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BAR ANGLE VS GULLET WIDTH
SWELL GULLET WIDTH
The swell gullet width (see figure 1) is the end result of the combination of the following;  bar channel width ( tree makers use hand hold width), bar flare, bar pattern, and swell design.  For the swell gullet width to measure 6 1/2", the tree maker will adjust the bar channel or hand hold  width, bar flare, bar pattern, and swell design to acheave the end result of 6 1/2".  The swell gullet width is measured from the point where the top of the bar meets the bottom of the swell and across to the same point on the other side.  






Having defined the terms quarter horse bars, full quarter horse bars, semi-quarter horse bars, etc. as the angle of the swell base at the point where the swell attaches to the bars.  There are terminologies being used, that are open to interpretation that have a tendency to misleading and prone to misconception.


Some have interpreted a flatter angle to be wider and thus a wider gullet.  A flatter angle will produce a wider measurement at the bottom of the bars ( see figures A and B ) but not at the top of the bars where gullet width is measured.  This measurement at the bottom of the bars ( see inset in figure A ) is referred to as spread, bar spread, or gullet spread.  As stated before,  although closely related, bar angle and gullet width are independent measurements.
The difference in width at the bottom of the bars between the full-quarter horse bars and the semi-quarter horse bars is just over 3/8 of an inch overall or 3/16 of an inch on each side.
NOTE:  This example is from one tree maker and another tree maker may differ.

Some saddletree makers and saddle makers/companies have incorporated gullet width and bar angle into a generic term. These generic terms have worked well for the large tree and saddle companies building and selling saddles for a wide variety of horses and riders.   For example:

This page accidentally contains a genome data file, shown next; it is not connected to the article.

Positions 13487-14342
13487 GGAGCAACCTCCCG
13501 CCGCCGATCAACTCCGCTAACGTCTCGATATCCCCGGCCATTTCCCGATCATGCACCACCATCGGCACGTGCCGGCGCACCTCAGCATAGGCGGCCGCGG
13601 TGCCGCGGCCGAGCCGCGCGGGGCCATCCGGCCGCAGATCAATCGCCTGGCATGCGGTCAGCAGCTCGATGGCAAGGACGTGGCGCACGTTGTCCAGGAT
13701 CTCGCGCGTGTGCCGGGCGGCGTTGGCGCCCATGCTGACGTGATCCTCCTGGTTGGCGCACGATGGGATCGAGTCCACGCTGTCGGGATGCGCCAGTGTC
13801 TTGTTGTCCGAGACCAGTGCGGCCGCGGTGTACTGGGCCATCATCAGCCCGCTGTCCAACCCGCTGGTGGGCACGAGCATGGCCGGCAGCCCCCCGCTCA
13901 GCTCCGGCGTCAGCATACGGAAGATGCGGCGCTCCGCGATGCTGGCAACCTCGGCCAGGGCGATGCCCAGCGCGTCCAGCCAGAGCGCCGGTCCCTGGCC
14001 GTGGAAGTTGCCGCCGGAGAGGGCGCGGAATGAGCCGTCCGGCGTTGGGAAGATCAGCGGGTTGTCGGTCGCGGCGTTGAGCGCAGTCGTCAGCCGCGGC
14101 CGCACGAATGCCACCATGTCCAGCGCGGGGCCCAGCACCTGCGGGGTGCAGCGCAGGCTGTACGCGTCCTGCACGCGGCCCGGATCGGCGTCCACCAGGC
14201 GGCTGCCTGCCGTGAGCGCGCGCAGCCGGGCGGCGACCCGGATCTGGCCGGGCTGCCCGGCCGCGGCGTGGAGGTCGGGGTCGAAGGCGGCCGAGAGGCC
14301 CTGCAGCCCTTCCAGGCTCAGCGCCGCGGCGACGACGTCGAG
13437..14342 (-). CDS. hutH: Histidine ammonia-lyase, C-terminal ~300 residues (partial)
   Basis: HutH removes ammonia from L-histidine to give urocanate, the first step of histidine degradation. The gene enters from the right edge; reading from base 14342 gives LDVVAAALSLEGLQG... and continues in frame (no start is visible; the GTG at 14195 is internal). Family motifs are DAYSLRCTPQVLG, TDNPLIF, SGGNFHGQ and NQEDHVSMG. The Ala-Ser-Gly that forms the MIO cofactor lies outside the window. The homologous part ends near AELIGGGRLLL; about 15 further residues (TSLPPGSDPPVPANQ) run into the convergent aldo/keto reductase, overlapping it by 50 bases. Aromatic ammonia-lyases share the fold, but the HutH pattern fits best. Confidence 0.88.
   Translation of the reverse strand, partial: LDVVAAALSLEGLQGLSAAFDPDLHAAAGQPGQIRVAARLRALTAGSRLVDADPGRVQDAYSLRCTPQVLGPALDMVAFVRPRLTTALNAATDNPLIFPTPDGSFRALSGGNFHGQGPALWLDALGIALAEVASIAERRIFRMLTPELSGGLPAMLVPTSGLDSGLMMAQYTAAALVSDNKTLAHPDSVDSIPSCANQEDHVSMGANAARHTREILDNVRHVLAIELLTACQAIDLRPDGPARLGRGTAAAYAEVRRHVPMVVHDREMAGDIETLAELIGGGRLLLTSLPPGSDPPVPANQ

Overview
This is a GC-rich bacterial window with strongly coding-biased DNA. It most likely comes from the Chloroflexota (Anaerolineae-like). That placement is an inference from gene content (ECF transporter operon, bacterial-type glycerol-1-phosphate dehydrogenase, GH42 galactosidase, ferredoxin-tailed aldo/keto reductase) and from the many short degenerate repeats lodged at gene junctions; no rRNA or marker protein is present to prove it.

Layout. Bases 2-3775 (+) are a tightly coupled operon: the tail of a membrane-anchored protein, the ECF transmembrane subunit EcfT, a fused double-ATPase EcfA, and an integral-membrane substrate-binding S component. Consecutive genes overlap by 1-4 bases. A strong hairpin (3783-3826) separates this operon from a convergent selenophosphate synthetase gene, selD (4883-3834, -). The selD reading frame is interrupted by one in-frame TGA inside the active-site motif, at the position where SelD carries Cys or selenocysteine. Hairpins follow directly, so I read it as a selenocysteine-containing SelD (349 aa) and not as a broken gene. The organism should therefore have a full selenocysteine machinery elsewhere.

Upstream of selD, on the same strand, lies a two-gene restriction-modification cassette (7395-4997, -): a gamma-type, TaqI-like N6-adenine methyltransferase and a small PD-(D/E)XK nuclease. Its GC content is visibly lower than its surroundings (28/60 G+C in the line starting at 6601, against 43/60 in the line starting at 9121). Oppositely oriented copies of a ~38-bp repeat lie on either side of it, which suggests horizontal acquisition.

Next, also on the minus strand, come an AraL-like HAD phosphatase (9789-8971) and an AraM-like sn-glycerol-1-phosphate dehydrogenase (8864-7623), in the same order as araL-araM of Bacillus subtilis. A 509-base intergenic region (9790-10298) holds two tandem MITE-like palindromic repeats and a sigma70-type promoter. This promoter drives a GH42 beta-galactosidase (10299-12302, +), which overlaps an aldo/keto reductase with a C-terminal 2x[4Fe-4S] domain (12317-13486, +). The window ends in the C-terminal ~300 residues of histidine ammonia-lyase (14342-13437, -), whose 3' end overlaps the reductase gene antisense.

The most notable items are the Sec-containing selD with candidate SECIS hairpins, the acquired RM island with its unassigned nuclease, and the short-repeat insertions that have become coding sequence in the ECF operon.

Regular Quarter Horse bars - gullet width: 5 3/4"
Semi-quarter horse bars - gullet width: 6"
Full quarter horse bars - gullet width: 6 1/4"-6 1/2"
Extra-wide quarter horse bars - gullet width: 6 3/4"-7"
Arabian bars - gullet width: 6 1/4"-6 3/4" (has a flatter pitch than quarter horse bars)
NOTE: ASMA does not agree with this terminology as stated, the information is somewhat outdated and contradicted by other sources and this example is only used for the purposes of illustration.

This information or variations there of has been and is widely used by many in books, articles, saddle catalogs and especially on the Internet.  Therefore, this leads to the misconception that the tree bars discription will have a specific gullet width.  So when a rider is told they need a wider saddle they use this information and seek a saddle with full quarter horse bars.  Which they may or may not need.   Using the example above, a more descriptive terminology would be:

Regular Quarter Horse bars - with a gullet width of: 5 3/4"
Regular Quarter Horse bars - with a gullet width of: 6 1/4"
Semi-quarter horse bars - with a gullet width of: 6"
Semi-quarter horse bars - with a gullet width of: 6 1/4"
Full quarter horse bars - with a gullet width of: 6 1/4"
Full quarter horse bars - with a gullet width of:  6 1/2"
Arabian bars - with a gullet width of: 6 1/4"
Arabian bars - with a gullet width of: 6 3/4"

This terminology separates the two measurements.  

The generic terminology works well for the majority of horsemen until the expectations and level of saddle fit increases.  At this point the generic terminology starts to fall apart as it is to vague and misleading.  What is meant by a narrow tree or a wide tree?  Does a wide tree means a wider gullet measurement, a higher degree of angle in the bars, or a combination of both and the reverse for a narrow tree?  The answer: maybe depending who you talk to.

Wide or narrow should only apply to the gullet measurement
The gullet measurement is expressed in inches; i.e.  6", 6 1/4", 6 1/2". etc.

More angle [degrees] in the bar  (flatter) or less angle [degrees] in the bar angle (steeper) should apply
The bar angle is expressed by tree makers in degrees: i.e. 90, 93, 95, etc.  
While a change in angle will effect the width of the bar spread, it is a secondary result.

So, when it is stated a wider saddle is needed, the statement should be compound reflecting the two separate measurements.

You need a saddle with Quarter Horse type bars and a wider gullet.
or
You need a saddle with Quarter Horse type bars that have more angle [degrees] in the bar (flatter).
 or
You need a saddle with Quarter Horse type bars with a wider gullet and more angle [degrees] in the bar (flatter).
or
You need a saddle with Quarter Horse type bars with a wider gullet and less angle [degrees] in the bar  (steeper).




Copyright 2010 American Saddle Makers Association, Inc.